The Millennium Development Goals were all contingent on having access to energy services. If you want to get more children into school, you need energy. To guarantee food security and manage water, you need energy. To combat HIV/AIDS and reduce maternal mortality, you need energy. The list goes on.

Poverty can be lived and measured, also, as energy poverty. The poor don’t have access, or very bad supply. In fact, about 1.3 billion people globally do not have access to electricity, and nearly three billion use harmful, polluting and unsustainable methods, such as burning wood and charcoal at home for cooking.

Not only are these methods bad for health and the environment, but they eat into time that could be spent in school or at work, limiting people’s potential – especially women’s. Expanding access to energy services therefore goes hand-in-hand with poverty eradication, gender equality and sustainable development.Many countries and cities are already moving towards low carbon, clean energy transformations. Germany, for instance, is undertaking the ‘Energiewende’, an economic watershed that aims to produce 80 percent of its electricity from renewables by 2050.

Recognising this fact, sustainable energy is already included in the current draft of the Sustainable Development Goals through Goal 7: “Ensure(s) access to affordable, reliable, sustainable and modern energy for all”.

Harnessing clean, renewable, and more efficient energy solutions will contribute not only to tackling a country’s or community’s energy challenges but also to the target of limiting global temperature rise to two degrees Celsius. As it is, a significant amount of GHG emissions are generated from energy production, thus tying sustainable energy directly to the climate change negotiations.

Many countries and cities are already moving towards low carbon, clean energy transformations. Germany, for instance, is undertaking the ‘Energiewende’, an economic watershed that aims to produce 80 percent of its electricity from renewables by 2050; and Vancouver, in Canada, recently announced that it would shift to 100 percent renewable energy.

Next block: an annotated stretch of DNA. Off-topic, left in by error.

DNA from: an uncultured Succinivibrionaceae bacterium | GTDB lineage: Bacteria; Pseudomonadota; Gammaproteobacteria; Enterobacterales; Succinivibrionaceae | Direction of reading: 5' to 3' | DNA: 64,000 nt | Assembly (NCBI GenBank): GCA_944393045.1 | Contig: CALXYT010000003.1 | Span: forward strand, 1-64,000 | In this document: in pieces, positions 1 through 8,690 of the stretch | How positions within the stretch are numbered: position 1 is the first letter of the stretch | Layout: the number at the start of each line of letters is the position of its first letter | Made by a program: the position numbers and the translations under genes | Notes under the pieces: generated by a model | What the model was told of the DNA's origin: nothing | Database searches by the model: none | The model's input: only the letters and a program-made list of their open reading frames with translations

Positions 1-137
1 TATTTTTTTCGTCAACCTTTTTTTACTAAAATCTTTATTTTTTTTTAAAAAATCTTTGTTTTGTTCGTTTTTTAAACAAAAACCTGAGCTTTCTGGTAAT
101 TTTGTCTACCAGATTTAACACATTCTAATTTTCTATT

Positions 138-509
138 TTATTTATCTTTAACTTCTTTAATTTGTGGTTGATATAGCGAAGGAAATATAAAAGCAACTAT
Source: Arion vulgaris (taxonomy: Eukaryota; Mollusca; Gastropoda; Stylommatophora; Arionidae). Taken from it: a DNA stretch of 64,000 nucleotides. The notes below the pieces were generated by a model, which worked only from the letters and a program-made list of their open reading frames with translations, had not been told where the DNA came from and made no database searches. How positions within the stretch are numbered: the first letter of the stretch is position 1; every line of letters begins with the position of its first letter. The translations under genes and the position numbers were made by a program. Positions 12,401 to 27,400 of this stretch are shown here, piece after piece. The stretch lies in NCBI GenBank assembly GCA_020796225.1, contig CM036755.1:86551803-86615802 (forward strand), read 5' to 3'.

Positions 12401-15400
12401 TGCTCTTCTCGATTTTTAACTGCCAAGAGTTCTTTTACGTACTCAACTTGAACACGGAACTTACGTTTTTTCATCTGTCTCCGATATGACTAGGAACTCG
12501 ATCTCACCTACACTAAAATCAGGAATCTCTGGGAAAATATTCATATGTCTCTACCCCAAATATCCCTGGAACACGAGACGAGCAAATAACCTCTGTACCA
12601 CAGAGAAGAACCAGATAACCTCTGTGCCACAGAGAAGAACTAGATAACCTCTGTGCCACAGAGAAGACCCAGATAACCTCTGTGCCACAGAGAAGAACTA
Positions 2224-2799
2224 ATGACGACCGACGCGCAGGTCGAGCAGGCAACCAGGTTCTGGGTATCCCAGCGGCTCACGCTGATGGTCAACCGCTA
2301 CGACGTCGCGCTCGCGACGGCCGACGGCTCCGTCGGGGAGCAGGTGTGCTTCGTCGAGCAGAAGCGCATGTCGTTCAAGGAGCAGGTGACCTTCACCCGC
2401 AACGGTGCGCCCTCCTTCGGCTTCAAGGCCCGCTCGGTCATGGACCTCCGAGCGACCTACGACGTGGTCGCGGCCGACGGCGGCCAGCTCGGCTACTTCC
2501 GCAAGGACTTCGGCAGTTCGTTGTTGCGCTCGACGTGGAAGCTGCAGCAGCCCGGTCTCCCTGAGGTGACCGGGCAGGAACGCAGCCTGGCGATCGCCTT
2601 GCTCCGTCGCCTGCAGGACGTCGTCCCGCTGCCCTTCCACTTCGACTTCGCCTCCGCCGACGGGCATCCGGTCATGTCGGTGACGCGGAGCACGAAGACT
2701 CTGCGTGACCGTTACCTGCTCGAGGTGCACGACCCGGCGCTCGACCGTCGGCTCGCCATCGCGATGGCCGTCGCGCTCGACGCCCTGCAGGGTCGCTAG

In both cases these are ambitious but forward-looking plans that weave together sustainable development, economic prosperity, and climate change mitigation.

What this means for the developing world

Are such transformations viable in poorer countries and cities? Energy access, efficiency and sustainability includes actions ranging from technology transfer and skills enhancements, to legal and policy changes that remove barriers and attract investments.

Over the last 20 years UNDP has developed a portfolio of more than 120 sustainable energy projects, amounting to more than 400 million dollars invested and almost one billion in co-financing. We have learned that sustainable energy is a key component in sustainable human development.

In Uruguay, UNDP, together with the Global Environment Facility (GEF), worked with the Government from 2008-2012 to remove regulatory, financial, and technical barriers to the energy market. This addressed issues that had impeded private sector investment and set off a boom in clean energy development.

Working with the National Administration of Power Plants and Energy Transmission (UTE), which manages electricity in the country, UNDP helped to refocus development on wind and renewable energy, and helped to open up a ‘space’ for private sector investors to get involved.

This included a series of ‘energy auctions’ that brought private sector partners into the energy sector, as well as technology transfers, skills training and support to identify areas with high wind-generating capacity. The end result was a strong series of public-private partnerships on renewable energy, with the Government and UTE taking the lead.

The economic case for such shifts is also clear: the 30 million dollars initially invested by the Government and partners has since triggered over two billion dollars in private sector investment. This has resulted in the establishment of 32 wind farms, of which 17 are currently in operation, and an installed capacity of 530 MW.

Once the remaining 15 farms that are under construction become operational, capacity will reach over 1500 MW, supplying over 30 percent of the country’s total electricity demand. Beyond the green-energy shift, this has also created jobs, diversified energy sources (critical when reliant on fossil fuel imports), and helped Uruguay mitigate its carbon emissions.

Supporting innovation and de-risking clean energy investments are critical to success. The SE4ALL Forum next week is a chance for the global community to not only reaffirm the need for sustainable energy (and cement its inclusion in the SDGs) but also a chance to bring together partners around the idea of “leaving no one behind” without energy.

Edited by Kitty Stapp